The final tally was Hamill 142, Watson 140, and Dillow 60.
Watson, who had asked for a recount, said he felt it was handled properly.
"I felt the five ballots needed to be counted," Watson said. "I don't feel bad at all."
Watson and Hamill shook hands with each other after the votes were tallied and Hamill was once again declared the mayor.
Hamill said he would also have asked for a recount if he had been in Watson's position.
The mayor and newly re-elected council members will be sworn in at next month's meeting.
After the election, the council voted unanimously not to count the sealed ballots and they were kept in closed envelopes.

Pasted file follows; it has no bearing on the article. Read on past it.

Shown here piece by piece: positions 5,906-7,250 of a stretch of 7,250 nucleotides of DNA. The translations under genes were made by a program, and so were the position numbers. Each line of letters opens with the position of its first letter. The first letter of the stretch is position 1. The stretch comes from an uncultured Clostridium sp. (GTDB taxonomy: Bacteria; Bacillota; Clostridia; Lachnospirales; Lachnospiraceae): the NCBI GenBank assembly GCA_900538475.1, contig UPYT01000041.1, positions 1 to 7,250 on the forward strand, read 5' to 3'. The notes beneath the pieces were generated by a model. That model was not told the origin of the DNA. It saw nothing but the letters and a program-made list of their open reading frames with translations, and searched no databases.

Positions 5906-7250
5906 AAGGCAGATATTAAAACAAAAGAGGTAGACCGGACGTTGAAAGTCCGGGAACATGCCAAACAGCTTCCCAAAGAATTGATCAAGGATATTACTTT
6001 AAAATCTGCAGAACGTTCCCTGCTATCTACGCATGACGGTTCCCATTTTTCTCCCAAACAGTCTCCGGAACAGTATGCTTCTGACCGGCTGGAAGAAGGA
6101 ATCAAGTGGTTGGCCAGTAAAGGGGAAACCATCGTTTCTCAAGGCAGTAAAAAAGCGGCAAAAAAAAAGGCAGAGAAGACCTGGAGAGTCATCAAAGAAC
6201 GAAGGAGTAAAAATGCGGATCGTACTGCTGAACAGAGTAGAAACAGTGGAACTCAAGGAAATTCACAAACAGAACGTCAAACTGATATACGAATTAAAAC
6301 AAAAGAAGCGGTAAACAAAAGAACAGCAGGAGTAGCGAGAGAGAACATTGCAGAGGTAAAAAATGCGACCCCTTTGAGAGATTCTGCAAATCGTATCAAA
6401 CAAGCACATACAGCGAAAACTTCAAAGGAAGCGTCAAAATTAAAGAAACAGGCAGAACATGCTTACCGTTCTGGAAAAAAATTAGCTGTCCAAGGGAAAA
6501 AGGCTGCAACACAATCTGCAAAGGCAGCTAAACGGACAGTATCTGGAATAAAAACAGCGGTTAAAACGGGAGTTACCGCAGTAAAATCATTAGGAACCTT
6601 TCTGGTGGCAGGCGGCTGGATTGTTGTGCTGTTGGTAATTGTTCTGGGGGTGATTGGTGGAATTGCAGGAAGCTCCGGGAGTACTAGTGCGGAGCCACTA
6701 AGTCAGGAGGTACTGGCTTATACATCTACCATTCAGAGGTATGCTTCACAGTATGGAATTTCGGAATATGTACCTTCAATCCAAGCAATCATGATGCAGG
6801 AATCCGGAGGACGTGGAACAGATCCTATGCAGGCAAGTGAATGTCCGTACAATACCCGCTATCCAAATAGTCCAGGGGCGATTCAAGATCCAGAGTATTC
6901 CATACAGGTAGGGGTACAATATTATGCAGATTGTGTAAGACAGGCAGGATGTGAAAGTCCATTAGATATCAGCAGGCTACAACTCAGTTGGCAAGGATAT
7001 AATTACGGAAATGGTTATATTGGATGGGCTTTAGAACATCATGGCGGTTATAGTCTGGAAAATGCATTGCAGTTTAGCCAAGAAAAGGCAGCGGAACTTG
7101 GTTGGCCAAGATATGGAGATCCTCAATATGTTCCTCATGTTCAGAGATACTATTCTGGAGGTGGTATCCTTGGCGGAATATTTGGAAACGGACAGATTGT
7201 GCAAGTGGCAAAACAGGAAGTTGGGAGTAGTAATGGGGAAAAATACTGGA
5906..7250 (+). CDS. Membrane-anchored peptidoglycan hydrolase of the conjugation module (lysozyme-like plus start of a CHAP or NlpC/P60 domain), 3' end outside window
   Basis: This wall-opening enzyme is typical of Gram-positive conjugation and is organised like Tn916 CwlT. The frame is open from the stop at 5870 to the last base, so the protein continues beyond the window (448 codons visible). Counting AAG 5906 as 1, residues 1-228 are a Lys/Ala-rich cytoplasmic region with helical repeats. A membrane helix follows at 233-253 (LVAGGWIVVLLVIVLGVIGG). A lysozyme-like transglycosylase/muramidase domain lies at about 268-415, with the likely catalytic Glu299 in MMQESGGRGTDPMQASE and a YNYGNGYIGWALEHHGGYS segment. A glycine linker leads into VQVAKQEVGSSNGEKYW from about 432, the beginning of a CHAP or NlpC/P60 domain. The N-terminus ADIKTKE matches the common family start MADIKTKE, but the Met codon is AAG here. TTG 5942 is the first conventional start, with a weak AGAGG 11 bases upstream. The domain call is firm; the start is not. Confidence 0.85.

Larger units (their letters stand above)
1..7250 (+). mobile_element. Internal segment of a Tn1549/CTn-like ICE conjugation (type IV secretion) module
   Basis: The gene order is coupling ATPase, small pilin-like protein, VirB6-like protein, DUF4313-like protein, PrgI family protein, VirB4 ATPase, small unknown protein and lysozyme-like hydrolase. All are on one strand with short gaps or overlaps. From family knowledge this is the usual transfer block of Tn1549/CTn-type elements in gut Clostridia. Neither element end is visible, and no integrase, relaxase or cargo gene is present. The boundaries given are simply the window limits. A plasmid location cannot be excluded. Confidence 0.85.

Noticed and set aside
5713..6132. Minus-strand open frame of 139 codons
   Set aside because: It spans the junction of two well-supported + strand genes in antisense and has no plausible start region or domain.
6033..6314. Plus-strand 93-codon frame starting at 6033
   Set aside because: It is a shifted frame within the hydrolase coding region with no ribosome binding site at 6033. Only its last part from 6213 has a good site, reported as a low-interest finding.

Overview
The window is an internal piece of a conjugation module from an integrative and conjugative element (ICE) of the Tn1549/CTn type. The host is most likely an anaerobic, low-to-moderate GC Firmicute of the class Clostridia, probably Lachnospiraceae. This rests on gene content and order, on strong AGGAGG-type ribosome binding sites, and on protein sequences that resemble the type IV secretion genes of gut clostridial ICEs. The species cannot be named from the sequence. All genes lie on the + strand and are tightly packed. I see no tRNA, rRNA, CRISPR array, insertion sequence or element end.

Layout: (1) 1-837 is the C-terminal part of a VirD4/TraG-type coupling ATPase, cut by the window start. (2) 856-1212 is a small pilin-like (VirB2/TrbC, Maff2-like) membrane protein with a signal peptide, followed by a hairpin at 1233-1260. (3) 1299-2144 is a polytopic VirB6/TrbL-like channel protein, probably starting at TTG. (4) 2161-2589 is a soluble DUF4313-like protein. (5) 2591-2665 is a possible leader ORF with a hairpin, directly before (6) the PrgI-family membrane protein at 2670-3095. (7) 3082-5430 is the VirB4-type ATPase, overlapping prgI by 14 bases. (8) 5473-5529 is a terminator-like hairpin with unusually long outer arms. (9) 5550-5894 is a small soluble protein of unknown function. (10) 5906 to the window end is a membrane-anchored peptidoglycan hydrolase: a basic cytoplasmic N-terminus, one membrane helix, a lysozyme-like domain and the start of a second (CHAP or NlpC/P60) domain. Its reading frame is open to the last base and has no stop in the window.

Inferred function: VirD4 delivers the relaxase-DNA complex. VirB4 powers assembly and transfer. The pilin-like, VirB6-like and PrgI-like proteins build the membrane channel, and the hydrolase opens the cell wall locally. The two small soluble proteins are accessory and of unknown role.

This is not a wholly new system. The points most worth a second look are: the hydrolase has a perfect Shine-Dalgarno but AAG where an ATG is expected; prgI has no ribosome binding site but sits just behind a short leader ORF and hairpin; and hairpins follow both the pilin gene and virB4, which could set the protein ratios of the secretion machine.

The ballots had been challenged by poll workers on election day when the voters' names could not be found on registration books even though they were registered to vote. They were allowed to vote, but the ballots were sealed in envelopes until Tuesday night.
Town Recorder Charles Slusher said that the voters' names had been left off the books due to a clerical error.
Councilman Howard Shade said that the poll workers and the council had followed the law as they understood it by not counting the votes earlier.
Slusher said he had checked further with the West Virginia secretary of state's office and learned that the ballots should have been counted.
Hamill won reelection to a fifth term. The position pays $2,700 a year.